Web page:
Blog - Title

September, 2009

  • O’DFS Shares! Where Art Thou? – Part 2/3

    Hello, this is Sabin and Shravan from the Microsoft Directory Services Support team once again. We will continue our discussion regarding slowness/delay experienced by clients in accessing a DFS Namespace. In Part 1 of this blog, we reviewed the referral process for Domain Based Namespaces and took a closer look at a working scenario where clients were able to access the DFS Shares without delays.

    Here in Part 2 of this blog for troubleshooting slow access of DFS Shares, we will review a scenario where a user is seeing a delay while trying to access a DFS share (\\contoso.com\rootdfsn\data) where both DFS Servers –MS1 and MS2 are in the same site as the client.

    DFS SETUP:

    image

     

    STEPS TAKEN:

    We reproduced the issue with slow DFS access and ran the following tools:

    Entry: \Ms2\rootdfsn\Data
    ShortEntry: \Ms2\rootdfsn\Data
    Expires in 1711 seconds
    UseCount: 0 Type:0x1 ( DFS )
       0:[\Ms2\DataReplica] State:0x110 ( ACTIVE TARGETSET )
       1:[\Ms1\Data] State:0x00

    Entry: \contoso.com\rootdfsn
    ShortEntry: \contoso.com\rootdfsn
    Expires in 208 seconds
    UseCount: 0 Type:0x81 ( REFERRAL_SVC DFS )
       0:[\Ms1\rootdfsn] State:0x100 ( TARGETSET )
       1:[\Ms2\rootdfsn] State:0x10 ( ACTIVE)
    DfsUtil command completed successfully.

    Analysis:

    1. In this case, as you can see the root referral (0x81) shows a TARGETSET of two servers in the referral list ordered as –

    a. MS1
    b. MS2

    2. As we can see, MS2 is set to ACTIVE. Ideally, the client should have chosen the first root target (MS1) in the domain-based root referral, connect to the root server and navigate the subfolders under the root folder. On encountering a link folder, the root server should send a status message to the client, indicating that this is a link folder that requires redirection.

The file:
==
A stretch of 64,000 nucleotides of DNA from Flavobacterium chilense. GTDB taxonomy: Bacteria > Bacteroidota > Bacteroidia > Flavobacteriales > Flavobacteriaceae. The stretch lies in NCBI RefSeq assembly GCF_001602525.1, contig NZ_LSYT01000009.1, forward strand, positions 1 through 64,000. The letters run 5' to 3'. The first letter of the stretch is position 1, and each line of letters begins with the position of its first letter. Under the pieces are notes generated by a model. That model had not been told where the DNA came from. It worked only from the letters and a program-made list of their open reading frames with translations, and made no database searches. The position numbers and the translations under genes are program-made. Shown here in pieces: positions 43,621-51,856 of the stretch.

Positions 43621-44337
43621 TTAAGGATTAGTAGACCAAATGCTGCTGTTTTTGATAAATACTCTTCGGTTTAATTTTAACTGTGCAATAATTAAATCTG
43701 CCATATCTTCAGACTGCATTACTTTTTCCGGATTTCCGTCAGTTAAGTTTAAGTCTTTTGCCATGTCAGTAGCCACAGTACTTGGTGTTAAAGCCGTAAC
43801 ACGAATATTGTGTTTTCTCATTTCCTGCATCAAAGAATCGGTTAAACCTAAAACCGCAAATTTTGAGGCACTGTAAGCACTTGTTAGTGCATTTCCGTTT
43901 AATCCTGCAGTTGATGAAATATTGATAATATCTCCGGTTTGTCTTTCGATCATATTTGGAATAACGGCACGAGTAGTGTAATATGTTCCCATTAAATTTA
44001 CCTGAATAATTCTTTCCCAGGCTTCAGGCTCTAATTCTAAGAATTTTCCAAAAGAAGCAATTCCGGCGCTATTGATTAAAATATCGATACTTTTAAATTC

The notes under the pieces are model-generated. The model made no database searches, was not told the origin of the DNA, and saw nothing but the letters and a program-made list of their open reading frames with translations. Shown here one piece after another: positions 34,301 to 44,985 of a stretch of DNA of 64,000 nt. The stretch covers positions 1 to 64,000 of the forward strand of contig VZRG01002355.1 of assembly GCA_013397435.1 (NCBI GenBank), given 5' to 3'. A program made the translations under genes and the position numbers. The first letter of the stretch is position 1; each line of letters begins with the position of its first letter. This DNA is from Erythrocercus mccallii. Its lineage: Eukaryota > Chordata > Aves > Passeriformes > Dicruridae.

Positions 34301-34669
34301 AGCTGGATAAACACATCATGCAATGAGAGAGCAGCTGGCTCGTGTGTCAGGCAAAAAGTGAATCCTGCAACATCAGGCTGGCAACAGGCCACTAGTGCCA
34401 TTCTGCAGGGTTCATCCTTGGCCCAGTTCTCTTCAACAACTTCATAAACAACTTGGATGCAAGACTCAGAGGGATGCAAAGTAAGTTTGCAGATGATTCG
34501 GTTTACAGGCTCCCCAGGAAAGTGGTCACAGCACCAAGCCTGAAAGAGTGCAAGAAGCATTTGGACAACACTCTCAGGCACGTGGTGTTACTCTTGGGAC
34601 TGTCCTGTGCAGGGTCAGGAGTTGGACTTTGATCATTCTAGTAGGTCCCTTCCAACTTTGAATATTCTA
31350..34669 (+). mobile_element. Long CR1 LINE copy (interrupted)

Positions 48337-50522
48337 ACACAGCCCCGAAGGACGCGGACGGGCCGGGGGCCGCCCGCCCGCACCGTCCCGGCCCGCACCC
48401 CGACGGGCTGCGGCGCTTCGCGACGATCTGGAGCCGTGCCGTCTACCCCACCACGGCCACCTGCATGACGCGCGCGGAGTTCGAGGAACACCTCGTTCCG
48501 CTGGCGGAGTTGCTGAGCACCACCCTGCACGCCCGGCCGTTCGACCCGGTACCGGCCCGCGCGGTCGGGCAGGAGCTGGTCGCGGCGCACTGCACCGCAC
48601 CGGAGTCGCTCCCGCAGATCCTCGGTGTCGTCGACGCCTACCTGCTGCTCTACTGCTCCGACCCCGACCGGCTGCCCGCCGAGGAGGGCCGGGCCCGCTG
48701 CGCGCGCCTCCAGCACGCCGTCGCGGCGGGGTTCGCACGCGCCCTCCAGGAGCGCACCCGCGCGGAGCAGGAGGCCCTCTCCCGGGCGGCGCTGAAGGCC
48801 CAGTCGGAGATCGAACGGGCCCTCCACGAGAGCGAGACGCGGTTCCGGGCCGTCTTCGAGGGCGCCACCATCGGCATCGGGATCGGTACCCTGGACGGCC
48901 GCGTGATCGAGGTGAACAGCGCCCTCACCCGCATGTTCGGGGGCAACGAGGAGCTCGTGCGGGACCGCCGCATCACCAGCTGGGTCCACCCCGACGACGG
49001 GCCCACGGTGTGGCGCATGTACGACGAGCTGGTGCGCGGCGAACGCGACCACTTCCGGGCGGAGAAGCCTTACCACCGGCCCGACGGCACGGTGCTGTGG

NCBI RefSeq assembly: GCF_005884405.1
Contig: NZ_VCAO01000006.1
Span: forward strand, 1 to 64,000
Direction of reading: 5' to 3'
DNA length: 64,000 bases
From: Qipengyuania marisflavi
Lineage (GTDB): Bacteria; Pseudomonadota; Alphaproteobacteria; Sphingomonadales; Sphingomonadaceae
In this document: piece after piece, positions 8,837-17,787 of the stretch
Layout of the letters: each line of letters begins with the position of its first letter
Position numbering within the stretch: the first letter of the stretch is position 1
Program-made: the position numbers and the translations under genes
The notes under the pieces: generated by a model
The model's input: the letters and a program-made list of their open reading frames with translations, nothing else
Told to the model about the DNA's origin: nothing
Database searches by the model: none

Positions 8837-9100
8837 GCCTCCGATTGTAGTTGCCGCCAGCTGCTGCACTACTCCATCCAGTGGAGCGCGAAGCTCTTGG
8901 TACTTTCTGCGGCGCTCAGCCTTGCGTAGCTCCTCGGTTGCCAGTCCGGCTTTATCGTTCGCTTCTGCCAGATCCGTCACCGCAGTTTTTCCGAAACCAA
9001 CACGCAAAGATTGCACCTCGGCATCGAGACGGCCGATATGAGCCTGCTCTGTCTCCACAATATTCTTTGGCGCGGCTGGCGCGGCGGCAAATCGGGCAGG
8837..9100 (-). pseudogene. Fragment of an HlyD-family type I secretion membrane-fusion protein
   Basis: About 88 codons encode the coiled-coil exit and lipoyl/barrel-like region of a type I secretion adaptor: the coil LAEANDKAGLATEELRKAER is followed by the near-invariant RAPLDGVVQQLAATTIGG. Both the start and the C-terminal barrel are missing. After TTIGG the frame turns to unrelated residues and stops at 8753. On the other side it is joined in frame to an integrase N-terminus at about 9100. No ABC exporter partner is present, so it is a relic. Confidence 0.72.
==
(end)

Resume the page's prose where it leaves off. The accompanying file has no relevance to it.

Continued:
3. If the link referral is not in the cache, the Vista client should have connected to the IPC$ named pipe of the root server in the user’s context (or in the context of the LocalSystem account for pre-Vista clients) and request a link referral from the root server which in turn returns a list of link targets.

    4. However, as we can see, MS2 (second server in the list) is set as the ACTIVE server since the client was unable to connect and/or request a link referral from the MS1- first server in the targetset.

    Note: It’s important to call out here that the client spent some time trying to traverse the root referral list and finally get to the link target. This can contribute to the delay in accessing a DFS share.

    5. Finally, as we can see in the referral cache, the client gets a link referral from MS2 and eventually accesses the target on MS2.

    Question:

    Why was the client not able to access MS1 DFS root?

    Step 2: The following is an excerpt from dfsdiag /testdfsconfig /dfsroot:\\contoso.com\rootdfsn

    Starting TestDfsConfig ....
    Retrieving All the Root Targets ....
    Validating DFS Service ....

    Validating DFS Service on MS1.
    DFSDIAG_ERROR - SYS - The RPC server is unavailable.

    Validating DFS Service on MS2.
    DFSDIAG_INFO - APPL - DFS Service on MS2 is OK.

    Validating Registry Entries ....
    DFSDIAG_ERROR - SYS - The network path was not found.
    DFSDIAG_WARNING - APPL - MS1's Registry not accessible;Ignoring this for comparison.
    DFSDIAG_INFO - APPL - Not a single comparison occurred due to errors.

    Finished TestDfsConfig.

    Analysis:

    As evident from above, the DFS service on MS1 doesn’t seem to be running and/or we are not able to bind to this box due to RPC errors.